Many still believe that GI as the sole factor that determines the glycemic response. In many countries, including the United States, food items are often labelled as "low glycemic index," "diabetic food," "diabetes friendly," and so forth, as if GI is the only factor that will influence the glycemic response (GR). Patients and health professionals give importance to GI rather than using a holistic approach of glycemic response.

The American Diabetes Association advises patients that, for most people with diabetes, the first tool for managing blood glucose is carbohydrate counting. Nevertheless, the type of carbohydrate significantly affects the blood glucose level, so using the GI together with carbohydrate counting seems helpful in "fine-tuning" blood glucose management. Therefore, the use of GI in combination with carbohydrate counting is likely to provide additional benefits for patients in achieving blood glucose goals, especially for those who are willing to put extra effort into monitoring their food choices [10].

However, many factors other than caloric count affect the glycemic response following a carbohydrate meal. Table 2 provides factors that would affect theglycemic response of carbohydrates.

Table 2

Table 2: Variables affecting the Glycemic Index.
Inter-carbohydrate variables Intra-carbohydrate variables
Available carbohydrate Amount of water used in cooking
Amount of intrinsic fiber in the carbohydrate Duration of cooking and type of cooking
Quantity Addition of fiber, protein, and fat
  Person-to-person variation

Available carbohydrate

If three different carbohydrates having 50 g of total carbohydrates per 100 g of food are ingested, variable amounts of a percentage percentage of total carbohydrate ingested will be absorbed. Depending on the type of carbohydrate and the availability of fiber contents in the food ingested, the percentage absorbed will vary. The percentage that is absorbed from total carbohydrate is generally identified as the "available carbohydrate." However, food labels indicate the total carbohydrate in a given food. When patients try to count their carbohydrate content, food labels are likely to give misleading information.

Effects of other food and vegetables on carbohydrates absorption and the glycemic response in a mixed meal

Most of the studies on carbohydrates have been done using pure carbohydrate meals, rather than complex, mixed meals such as patients would generally eat. Others have shown that dietary fat and protein reduced the glycemic response of carbohydrates in a mixed meal [11]. It has been shown that adding green vegetables could reduces the glycemic response of a particular carbohydrate. For example, the GI could be reduced by as much as 40% by addition of vegetables to a carbohydrate meal [4]. This is an important factor when it comes to differences in GI between similar carbohydrates.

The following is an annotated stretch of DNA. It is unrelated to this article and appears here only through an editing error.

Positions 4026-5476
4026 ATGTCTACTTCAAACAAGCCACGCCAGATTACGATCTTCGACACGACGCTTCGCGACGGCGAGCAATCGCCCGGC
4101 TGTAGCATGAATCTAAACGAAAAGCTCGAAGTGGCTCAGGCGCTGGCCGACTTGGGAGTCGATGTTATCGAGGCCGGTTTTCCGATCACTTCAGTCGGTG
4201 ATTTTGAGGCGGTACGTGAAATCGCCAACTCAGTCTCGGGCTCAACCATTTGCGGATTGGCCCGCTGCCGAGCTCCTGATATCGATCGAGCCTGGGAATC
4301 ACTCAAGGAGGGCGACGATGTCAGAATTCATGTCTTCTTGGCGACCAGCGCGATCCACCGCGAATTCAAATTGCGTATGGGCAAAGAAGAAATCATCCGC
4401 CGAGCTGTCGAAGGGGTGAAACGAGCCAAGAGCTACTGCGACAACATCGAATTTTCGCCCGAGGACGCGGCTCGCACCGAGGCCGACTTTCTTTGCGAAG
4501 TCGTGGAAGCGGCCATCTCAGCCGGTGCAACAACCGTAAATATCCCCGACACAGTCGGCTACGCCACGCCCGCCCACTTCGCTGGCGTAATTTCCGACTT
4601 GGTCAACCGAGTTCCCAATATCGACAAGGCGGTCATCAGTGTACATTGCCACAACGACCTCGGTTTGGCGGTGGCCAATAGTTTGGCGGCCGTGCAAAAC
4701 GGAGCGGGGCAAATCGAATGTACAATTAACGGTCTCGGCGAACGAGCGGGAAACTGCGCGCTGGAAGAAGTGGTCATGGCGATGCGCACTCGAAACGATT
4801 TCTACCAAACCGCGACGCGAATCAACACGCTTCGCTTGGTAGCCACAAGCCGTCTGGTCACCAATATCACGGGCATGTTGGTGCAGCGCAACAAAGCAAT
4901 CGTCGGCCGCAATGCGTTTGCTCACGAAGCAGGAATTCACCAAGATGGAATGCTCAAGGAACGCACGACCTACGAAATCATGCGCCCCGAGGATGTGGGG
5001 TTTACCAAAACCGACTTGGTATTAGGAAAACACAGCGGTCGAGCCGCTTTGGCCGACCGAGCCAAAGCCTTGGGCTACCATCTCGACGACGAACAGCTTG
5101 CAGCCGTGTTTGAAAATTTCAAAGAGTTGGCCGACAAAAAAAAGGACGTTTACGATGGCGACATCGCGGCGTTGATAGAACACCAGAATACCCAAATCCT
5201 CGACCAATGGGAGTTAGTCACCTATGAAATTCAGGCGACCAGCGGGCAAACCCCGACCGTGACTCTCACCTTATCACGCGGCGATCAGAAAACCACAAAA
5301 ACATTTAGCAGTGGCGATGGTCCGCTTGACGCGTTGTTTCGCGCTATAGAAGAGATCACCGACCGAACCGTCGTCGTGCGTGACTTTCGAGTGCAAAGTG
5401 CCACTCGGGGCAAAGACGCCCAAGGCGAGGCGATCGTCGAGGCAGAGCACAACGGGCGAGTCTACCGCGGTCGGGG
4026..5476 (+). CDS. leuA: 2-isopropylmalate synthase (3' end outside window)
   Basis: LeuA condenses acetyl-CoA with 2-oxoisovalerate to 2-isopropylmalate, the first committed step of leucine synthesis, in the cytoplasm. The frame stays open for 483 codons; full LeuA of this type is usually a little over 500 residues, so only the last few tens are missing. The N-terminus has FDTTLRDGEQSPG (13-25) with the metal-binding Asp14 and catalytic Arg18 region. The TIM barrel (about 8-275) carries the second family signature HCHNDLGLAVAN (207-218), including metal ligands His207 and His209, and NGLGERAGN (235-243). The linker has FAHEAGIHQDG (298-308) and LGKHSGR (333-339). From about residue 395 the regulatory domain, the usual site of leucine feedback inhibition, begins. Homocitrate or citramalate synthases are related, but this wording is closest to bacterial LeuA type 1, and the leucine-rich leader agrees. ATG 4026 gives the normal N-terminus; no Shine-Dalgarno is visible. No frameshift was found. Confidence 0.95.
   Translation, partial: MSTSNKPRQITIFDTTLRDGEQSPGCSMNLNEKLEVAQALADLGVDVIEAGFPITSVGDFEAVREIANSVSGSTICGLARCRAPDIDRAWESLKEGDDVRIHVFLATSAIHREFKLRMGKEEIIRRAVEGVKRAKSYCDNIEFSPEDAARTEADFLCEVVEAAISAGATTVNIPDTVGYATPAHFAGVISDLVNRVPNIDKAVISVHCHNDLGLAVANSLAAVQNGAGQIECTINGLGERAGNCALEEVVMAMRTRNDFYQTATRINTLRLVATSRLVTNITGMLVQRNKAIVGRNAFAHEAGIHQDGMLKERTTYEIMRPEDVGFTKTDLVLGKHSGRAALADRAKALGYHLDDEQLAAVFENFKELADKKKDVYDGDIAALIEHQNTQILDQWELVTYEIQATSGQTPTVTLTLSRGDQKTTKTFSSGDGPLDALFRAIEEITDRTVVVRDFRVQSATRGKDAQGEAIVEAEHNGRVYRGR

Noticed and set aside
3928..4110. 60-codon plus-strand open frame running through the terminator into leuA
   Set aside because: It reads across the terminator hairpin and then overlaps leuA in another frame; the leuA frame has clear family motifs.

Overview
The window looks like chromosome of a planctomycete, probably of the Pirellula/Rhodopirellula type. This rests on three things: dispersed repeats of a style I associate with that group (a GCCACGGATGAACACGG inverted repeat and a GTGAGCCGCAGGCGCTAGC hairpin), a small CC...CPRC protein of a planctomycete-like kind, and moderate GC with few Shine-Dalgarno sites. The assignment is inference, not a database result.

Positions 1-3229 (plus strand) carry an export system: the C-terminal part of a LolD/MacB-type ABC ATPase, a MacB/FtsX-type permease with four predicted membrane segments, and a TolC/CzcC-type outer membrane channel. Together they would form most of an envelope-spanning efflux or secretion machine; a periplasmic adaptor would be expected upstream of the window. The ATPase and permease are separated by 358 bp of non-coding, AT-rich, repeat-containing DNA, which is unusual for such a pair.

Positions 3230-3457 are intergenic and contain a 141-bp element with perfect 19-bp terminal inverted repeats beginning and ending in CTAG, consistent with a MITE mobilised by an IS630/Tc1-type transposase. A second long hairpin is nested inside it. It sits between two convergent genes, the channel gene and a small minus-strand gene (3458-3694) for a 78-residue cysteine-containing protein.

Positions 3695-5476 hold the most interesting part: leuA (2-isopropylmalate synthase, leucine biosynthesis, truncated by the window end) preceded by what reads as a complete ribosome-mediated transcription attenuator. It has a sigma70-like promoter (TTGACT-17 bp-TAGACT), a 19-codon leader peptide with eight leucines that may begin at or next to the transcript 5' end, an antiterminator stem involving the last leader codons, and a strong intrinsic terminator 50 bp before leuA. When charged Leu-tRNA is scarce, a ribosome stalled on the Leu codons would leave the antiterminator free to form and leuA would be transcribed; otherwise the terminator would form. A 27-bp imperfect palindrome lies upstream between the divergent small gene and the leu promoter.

For example, in rice varieties, the GI of Basmati rice and brown rice are given undue prominence by traders as well as medical community. When over 200 varieties of rice was tested, the GI values were found to be vary different. Even within similar varieties of rice, there is a wide variation in GI. For example, there are varieties of Basmati rice with high and some with low GI values [12]. Promoting a particular rice variety without considering other factors, such as duration of cooking time, water content, and inclusion of other foods such as vegetablesand proteins could be misleading and thus, would not help patients with diabetes.

They may purchase Basmati rice assuming as low GI rice GI but may end up buying a type of Basmati rice with a high GI value. Thus, the principle of glycemic response is more complicated. In addition, the importance of adding vegetables and proteins to carbohydrate meals should be emphasized to patients with diabetes. There are other factors affecting the GI of a carbohydrate diet. For example, in normal subjects as well as patients with diabetes, it has been shown that when a carbohydrate meal is eaten with watery gravy, the glycemic response increases [13,14].

Series of studies were conducted by KAN, using carbohydrate meals made up of flour from brown rice and white rice and compared the GR with and without the addition of curries made from gravy, fish, lentils, and green beans. Higher GR was observed when meals were eaten with gravy. When fish and green beans were added, there was a reduction of approximately 30% to 40% in the GR. This difference nullified the GI advantage of GI observed with brown rice [4]. These data led us to hypothesize that consuming water just before or a quantity of gravy with rice together with meals might increase the GI of a carbohydrate meal. In fact, other studies support the theory that consuming water just before, during, or after a carbohydrate meal, increases the absorption of carbohydrates [14,15]. This theory needs to be scientifically tested.